With the last bit of power left in Primary’s head, he tells Isaac he will always be alone. Again, this is a weird thing to say to a robot without emotion. What does Isaac care? Plus, on the Orville Isaac has a woman, a couple of step-sons, and a bunch of friends. Primary’s comments could be foreshadowing emotional issues Isaac will develop in the future about being alone. We’ll see.

Either way, Isaac figures he can send a signal throughout the ship that will disable all of the Kaylon, including himself.  In essence, he is sacrificing himself to save the crew. As Ty looks on, Isaac activates the signal and the Kaylon on the Orville are deactivated.

A massive battle ensues once the Kaylon and the Orville arrive at Earth. Luckily, Earth got the warning transmission sent by Ty and Yaphit, so the Union fleet is ready. The Kaylon are strong, and the battle is not going well for the Union, but the Krill show up just in time. Although the Krill are irrational, stubborn, and hate humans, with only a few precious minutes left in the show, they were quickly convinced to help.

At the end of the battle, Mercer tells the Krill leader he hopes this cooperation allows them to work together in the future. The Krill indicate that it is a possibility.

Back in sickbay, Yaphit says he may be able to fix Isaac. Although he got fried entering the other Kaylon, he learned how to navigate inside of them and learned a bit about how they work. Yaphit enters Isaac and reactivates him.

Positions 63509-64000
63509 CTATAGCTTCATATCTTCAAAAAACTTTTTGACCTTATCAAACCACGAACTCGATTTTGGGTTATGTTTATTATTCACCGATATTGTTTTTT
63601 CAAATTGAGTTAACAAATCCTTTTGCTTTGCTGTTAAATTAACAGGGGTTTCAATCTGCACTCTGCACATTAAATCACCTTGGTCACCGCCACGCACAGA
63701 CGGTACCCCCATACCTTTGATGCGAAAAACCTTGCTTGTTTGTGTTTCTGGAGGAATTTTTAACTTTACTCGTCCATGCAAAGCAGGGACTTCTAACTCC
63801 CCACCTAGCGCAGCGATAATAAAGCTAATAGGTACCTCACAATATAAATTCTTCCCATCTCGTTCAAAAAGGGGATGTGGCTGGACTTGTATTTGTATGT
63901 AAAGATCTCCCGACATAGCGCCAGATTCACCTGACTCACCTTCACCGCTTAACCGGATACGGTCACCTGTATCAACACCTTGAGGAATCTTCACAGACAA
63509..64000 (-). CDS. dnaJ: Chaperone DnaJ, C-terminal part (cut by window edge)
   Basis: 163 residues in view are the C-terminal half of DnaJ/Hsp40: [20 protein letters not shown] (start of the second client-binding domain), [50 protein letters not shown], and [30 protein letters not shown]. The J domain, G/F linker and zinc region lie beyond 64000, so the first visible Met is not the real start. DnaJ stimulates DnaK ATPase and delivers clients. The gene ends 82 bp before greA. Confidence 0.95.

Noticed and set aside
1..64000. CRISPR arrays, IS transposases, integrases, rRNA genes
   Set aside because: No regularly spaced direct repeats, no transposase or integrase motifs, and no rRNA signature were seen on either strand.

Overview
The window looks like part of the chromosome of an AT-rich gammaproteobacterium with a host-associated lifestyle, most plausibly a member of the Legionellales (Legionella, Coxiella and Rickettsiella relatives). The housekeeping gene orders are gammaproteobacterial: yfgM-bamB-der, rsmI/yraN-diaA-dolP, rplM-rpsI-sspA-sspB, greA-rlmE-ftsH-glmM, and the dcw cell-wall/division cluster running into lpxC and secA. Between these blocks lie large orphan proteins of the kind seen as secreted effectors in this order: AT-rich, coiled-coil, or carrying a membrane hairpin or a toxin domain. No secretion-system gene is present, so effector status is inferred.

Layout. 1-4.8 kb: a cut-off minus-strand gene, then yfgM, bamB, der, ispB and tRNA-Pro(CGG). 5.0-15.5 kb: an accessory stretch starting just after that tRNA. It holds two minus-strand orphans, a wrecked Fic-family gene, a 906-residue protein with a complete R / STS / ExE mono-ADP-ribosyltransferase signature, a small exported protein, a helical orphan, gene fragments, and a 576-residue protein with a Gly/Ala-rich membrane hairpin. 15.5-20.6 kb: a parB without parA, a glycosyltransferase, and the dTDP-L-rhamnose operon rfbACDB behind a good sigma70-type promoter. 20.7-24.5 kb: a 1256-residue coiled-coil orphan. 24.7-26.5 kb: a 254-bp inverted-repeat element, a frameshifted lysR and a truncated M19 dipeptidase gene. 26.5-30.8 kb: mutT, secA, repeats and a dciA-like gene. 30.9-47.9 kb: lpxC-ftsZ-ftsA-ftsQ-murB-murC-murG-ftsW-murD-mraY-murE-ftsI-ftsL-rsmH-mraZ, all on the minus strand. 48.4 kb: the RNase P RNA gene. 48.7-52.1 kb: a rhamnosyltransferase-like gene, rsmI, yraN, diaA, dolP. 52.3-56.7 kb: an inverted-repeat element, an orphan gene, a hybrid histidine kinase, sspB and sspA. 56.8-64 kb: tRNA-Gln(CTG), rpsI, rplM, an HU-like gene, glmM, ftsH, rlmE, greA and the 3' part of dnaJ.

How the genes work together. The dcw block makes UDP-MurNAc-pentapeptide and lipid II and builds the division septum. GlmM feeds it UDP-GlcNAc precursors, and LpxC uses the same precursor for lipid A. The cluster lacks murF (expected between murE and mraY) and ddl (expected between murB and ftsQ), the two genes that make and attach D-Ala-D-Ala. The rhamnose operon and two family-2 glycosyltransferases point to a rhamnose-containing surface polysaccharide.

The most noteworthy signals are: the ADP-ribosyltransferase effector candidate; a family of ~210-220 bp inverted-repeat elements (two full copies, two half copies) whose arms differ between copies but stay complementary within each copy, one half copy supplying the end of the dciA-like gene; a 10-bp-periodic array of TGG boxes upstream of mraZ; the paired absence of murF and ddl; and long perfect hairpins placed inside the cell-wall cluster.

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Mercer is able to convince the Admiral to allow Isaac to stay onboard the Orville. Mercer took full responsibility for him. Meanwhile, Isaac and Finn talk. Finn tells Isaac forgiveness takes time, but she does so with a bit of a smirk indicating forgiveness is on the horizon. Isaac is like the badly behaved boyfriend who can do anything and still be taken back by his girlfriend.

I did not find this episode as intellectually stimulating as others. However, it was action-packed. Making room for the action likely took away from the ability to explore some of the concepts presented in the last episode. Some of you might have preferred less talk and more action.

Although I really like the special effects in the show, and the dialogue is always unique, I was still left disappointed by the lack of ingenuity. The Orville is smart and seems to pride itself on surprising us with creative twists and turns. This show felt like the solutions were all taken from the galactic space force sci-fi handbook. Sure, they looked good doing it, but I was hoping for more.

Keep up with all of our coverage of The Orville Season 2 here!

Alejandro Rojas writes and blogs about science, entertainment, and the paranormal. Alejandro has spent many hours in the field investigating anomalous phenomena up close and personal. You can find him on Twitter here.


3 out of 5